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Getting Ready For Google’s GTIN Requirement

Come May 16th, Google will require merchants  to provide a Global Trade Identification Number, unique manufacturer-supplied identifiers, for all items.


After this, items that do not have a GTIN will be disapproved. You'll start to see item-level disapprovals in the Diagnostics tab for products that don't meet the requirements.


Screen Shot 2016-05-08 at 8.47.03 AM.png


If you see the error message, chances are that the GTIN exists somewhere and it is wise to begin contacting the manufacturer or other suppliers for the GTIN. Keep in mind that merely inputting in GTINs that do not exist or buying a new GTIN will not work. It is best to check to see if particular GTIN is valid. A great website to check is the GS1’s Check Digit Calculator. GS1 is the global standards body that handles GTINs.  


Here are the top three common errors error messages or warnings that you may see in your account:


  1. Invalid GTIN Value: This error appears when you have entered in a GTIN but it does not appear to be valid. Chances are that the GTIN entered is for a different product.

  2. Insufficient Product Identifiers Missing GTIN attributeThis error  appears only when the system is sure that a GTIN exists for the item. Therefore, it is very important to contact suppliers and other stakeholders to find these values. The only exception here is for custom items. In this scenario, you would leave the GTIN area blank and put ‘FALSE’ under the identifier exists column. If the item still comes back disapproved, you can request a manual review/exception directly in the UI (this will be an option on May 16th).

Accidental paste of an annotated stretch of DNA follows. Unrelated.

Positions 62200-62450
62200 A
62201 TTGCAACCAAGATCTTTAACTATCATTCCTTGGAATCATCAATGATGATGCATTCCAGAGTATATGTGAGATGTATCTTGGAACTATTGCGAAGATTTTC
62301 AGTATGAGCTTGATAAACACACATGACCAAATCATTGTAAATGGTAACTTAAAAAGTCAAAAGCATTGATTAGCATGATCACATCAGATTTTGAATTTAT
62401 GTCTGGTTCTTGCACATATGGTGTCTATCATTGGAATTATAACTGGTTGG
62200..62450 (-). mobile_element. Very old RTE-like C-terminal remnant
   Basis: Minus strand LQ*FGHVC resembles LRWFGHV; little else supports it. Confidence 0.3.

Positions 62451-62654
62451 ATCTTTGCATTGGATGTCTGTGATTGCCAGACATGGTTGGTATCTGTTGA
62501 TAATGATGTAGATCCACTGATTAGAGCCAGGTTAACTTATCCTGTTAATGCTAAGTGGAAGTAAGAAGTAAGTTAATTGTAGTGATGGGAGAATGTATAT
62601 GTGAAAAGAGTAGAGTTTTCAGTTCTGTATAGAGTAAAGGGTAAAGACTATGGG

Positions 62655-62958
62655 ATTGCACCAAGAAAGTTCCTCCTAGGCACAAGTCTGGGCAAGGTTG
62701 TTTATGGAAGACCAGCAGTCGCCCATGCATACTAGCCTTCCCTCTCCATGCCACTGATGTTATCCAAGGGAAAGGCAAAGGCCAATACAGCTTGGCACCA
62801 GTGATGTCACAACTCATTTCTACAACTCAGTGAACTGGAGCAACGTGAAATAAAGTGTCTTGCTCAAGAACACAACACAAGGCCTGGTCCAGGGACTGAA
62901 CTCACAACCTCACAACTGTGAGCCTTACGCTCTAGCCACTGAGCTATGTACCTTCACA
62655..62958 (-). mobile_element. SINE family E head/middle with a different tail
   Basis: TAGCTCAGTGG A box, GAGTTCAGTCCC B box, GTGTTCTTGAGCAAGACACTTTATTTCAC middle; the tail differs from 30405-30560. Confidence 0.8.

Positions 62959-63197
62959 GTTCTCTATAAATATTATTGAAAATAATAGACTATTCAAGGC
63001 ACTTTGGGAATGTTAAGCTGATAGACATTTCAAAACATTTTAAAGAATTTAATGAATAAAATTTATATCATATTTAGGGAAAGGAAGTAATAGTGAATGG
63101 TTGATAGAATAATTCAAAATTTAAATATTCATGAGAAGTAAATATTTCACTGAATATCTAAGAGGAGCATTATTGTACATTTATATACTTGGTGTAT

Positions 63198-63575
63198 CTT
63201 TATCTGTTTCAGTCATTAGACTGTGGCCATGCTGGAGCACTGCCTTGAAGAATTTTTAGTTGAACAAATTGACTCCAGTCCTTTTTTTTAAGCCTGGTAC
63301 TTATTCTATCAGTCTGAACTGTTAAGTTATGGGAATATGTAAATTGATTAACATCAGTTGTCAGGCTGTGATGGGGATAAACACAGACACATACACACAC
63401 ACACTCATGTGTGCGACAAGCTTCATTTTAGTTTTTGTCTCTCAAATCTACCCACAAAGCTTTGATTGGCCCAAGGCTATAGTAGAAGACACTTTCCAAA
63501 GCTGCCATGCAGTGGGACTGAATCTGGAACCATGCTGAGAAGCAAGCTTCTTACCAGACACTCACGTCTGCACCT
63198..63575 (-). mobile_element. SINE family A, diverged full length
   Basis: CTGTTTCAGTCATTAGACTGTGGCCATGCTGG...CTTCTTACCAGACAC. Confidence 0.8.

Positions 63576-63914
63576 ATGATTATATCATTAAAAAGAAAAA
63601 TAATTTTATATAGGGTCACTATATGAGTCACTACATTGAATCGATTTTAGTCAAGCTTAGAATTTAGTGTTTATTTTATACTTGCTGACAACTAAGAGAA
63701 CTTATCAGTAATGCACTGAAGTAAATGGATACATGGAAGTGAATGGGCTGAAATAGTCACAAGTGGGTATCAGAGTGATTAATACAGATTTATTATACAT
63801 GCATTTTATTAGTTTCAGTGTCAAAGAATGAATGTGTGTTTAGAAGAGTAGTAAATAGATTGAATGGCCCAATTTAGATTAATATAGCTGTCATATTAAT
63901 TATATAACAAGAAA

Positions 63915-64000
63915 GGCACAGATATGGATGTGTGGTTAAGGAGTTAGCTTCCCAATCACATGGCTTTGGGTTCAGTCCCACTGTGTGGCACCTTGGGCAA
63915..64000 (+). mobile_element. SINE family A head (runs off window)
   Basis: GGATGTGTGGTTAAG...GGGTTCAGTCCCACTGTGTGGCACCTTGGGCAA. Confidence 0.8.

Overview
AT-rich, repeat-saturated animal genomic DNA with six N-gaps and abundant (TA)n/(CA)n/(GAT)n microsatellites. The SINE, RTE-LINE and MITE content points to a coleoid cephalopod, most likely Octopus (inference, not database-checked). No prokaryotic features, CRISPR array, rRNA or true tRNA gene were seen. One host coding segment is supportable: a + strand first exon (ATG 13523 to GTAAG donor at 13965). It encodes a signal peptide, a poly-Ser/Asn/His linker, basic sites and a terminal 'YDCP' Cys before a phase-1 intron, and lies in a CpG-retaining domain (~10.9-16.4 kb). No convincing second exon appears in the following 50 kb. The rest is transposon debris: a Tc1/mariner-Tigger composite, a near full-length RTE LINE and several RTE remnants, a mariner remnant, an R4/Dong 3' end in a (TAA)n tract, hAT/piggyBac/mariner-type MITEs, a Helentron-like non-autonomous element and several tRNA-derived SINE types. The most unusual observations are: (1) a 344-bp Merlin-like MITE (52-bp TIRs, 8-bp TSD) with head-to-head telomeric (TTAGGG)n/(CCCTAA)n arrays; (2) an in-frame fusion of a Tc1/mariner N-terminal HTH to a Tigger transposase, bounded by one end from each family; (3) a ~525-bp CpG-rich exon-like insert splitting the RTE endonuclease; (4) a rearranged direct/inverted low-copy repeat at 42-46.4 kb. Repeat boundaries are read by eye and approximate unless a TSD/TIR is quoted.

3. Ambiguous GTIN Code: This is extremely common and it appears if the GTIN provided is not in the correct   format or does not have the right amount of digits. Valid GTINs are either 8,10,12,13, or 14 digits long. If your GTIN has fewer digits, double check to see if it is the correct GTIN. If you are sure that the digits are correct, you can add extra 0’s in front of the GTIN to get it to the next highest GTIN threshold. For instance, if your GTIN is  123456, you would need to add a couple zeros to change it to the 8 digit threshold:  00123456. As always, you can always check gs1.org to see if it is a legitimate GTIN.

Kim S
May 2016

With the change effective May 16th, how does Google cross check that the GTIN number submitted by seller (that is not the manufacture) is the correct number assigned by the manufacturer to that product?




Shawn S Google Employee
May 2016

Hi Kim, 


Google has a database that we use to cross check which is similar to "GS1’s Check Digit Calculator". 

The manufacturer will typically register a GTIN globally when they create the product and are supposed to pass on the GTIN to the seller. This is the GTIN number that you put in your feed. Google also cross checks with other sellers who are selling similar products to see if the GTINs are correct.